The Feminine Mystique: Catherine of Aragon

Feminist studies tell us that until the last century women were down-trodden, abused things without much will or choice in life.

This seems to be the basis for the argument that now is our chance to shine, to take control, to find our true strength. Only, the strength that we see in the successful career women looks like a pale copy of men’s strength, rather than a rejoicing in the gifts particular to femininity.

The late Pope John Paul II, in one of his many writing on women, (with their authentic beauty and strength,) says ,

“The moral and spiritual strength of a woman is joined to her awareness that god entrusts the human being to her in a special way. Of course, God entrusts every human being to each and ever other human being. But this entrusting concerns women in a special way – precisely because of their femininity – and this particular way determine their vocation . . . .

“A woman is strong because of her awareness of this entrusting, strong because of the fact that God entrusts the human being to her, always and in ever way, even in the situations of social discrimination in which she may find herself. This awareness and this fundamental vocation speak to women of the dignity which they receive from God himself, and this makes strong”

As everyone knows, even a berzerking soldier is afraid of the angry mother who can lift two-ton trucks to save her child. Women are terrifying.

And this was true even in those dark days of female oppression.

Catherine of Aragon
(Queen Katherine, wife of Henry VIII)

When the wives of Henry VIII are discussed, it is Anne Boleyn who steals the limelight. Sadly, Henry’s first wife, the courageous and intelligent Catherine, is often brushed aside.

But Catherine was not just the Woman Who Got Pushed Out. She was strong,  beautiful, cunning when she had to be, faithful, loving, inspiring, artistic, and she was willing to fight for her love and her belief.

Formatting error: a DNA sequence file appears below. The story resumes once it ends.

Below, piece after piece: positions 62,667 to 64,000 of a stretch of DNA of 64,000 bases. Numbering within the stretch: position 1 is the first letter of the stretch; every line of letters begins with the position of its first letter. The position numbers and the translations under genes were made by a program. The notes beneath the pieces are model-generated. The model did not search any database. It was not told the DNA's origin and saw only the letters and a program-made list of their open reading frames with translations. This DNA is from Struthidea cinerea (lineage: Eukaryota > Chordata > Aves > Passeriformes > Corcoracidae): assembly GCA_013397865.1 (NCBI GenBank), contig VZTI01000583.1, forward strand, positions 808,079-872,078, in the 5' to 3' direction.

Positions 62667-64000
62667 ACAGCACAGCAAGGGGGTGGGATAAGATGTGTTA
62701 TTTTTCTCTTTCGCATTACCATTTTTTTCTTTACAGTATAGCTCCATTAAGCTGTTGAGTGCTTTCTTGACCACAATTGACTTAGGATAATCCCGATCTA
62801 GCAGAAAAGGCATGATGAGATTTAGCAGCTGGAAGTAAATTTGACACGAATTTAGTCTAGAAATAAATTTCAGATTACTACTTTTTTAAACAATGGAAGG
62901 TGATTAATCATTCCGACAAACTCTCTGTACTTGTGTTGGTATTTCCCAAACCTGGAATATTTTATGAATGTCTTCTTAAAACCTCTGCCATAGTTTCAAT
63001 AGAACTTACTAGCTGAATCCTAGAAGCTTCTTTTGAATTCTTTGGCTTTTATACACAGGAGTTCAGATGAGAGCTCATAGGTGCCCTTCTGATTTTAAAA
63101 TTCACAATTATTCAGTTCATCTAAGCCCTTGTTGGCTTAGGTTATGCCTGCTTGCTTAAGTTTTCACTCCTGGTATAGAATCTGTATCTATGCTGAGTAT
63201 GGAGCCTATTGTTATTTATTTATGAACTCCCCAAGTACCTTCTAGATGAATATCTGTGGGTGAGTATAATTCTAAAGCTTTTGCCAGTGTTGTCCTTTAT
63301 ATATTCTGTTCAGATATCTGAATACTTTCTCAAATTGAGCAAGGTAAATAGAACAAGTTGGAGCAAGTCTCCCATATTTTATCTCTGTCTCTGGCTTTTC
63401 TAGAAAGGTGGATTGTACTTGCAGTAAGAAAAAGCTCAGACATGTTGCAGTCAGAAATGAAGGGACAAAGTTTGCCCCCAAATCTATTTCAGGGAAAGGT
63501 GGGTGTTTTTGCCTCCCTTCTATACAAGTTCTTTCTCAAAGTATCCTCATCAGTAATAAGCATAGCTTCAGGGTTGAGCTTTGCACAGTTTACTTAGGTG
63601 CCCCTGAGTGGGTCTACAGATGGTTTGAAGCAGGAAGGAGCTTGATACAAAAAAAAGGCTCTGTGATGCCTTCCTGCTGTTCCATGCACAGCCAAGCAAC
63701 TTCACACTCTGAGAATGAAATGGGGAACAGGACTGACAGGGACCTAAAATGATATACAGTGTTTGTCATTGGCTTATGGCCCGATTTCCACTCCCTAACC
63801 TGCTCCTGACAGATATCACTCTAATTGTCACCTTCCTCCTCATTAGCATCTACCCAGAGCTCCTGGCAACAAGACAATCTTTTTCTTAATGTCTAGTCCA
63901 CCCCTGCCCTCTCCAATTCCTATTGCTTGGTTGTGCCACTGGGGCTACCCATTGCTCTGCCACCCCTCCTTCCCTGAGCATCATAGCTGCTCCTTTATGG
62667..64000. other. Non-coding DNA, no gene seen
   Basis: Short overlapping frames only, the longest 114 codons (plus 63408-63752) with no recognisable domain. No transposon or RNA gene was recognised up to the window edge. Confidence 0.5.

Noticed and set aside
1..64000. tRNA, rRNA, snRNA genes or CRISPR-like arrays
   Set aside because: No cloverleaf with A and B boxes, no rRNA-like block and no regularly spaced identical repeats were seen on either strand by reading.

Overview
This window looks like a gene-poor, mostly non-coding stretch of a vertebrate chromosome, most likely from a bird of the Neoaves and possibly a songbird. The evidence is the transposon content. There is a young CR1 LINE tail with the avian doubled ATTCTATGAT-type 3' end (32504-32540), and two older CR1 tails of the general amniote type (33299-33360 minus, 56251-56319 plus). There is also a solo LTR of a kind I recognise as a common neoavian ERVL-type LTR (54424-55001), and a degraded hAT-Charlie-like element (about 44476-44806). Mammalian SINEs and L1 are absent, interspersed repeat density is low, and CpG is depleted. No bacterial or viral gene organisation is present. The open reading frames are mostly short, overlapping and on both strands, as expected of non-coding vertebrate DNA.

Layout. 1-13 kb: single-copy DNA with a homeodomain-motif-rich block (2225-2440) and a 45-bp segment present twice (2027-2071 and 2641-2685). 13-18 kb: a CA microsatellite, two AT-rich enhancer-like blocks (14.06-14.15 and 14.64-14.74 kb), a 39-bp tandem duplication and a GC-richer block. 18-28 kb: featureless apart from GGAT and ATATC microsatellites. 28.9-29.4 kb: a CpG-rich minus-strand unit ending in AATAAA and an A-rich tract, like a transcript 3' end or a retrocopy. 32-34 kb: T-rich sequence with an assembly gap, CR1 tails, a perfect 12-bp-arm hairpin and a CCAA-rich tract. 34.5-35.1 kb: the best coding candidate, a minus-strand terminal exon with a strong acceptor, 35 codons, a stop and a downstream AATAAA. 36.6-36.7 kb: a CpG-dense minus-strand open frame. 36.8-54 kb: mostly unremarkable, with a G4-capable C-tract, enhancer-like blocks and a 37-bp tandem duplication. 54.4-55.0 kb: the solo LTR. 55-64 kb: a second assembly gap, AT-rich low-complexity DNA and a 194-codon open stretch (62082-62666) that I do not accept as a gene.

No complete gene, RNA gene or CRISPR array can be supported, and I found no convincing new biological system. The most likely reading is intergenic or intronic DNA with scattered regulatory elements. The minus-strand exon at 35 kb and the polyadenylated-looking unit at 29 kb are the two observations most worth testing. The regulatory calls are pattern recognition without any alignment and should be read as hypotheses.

Anne Boleyn admitted that in every argument, Catherine would have the upper hand. Even over Henry himself.

Her greatest enemy, Thomas Cromwell, said, “But for her sex, she would have surpassed all the heroes of history.”

She was the daughter of Isabelle and Ferdinand of Spain, was married to the crown prince of England at the age of sixteen. The prince, Arthur, seemed delighted with his princess and intending to make a good husband. This despite the fact that as neither spoke the other’s language and they had learned different pronunciations of Latin their communication was restricted  to the French and Greek tongues.

When Arthur died a few months after the wedding, Catherine was kept in England as the nominal betrothed of the next prince in line for the throne: the thirteen year old child who would become King Henry the Eighth. This was mainly because the king did not want to give Catherine’s dowry back to Spain. So she stayed in London, ignored by the court and people alike. She was allowed little money or consideration, and while struggling to maintain the household she was required to keep, she also learned to keep quiet and listen.

Her political skills were put to the test when her father appointed her the Spanish Ambassador to England.  She was the first female ambassador in European history, and Henry the Seventh and his court thought that they could easily manipulate her.

They were wrong.

She was about 21 years old, had been given the classical education that was then denied to English women, and she could hold her own.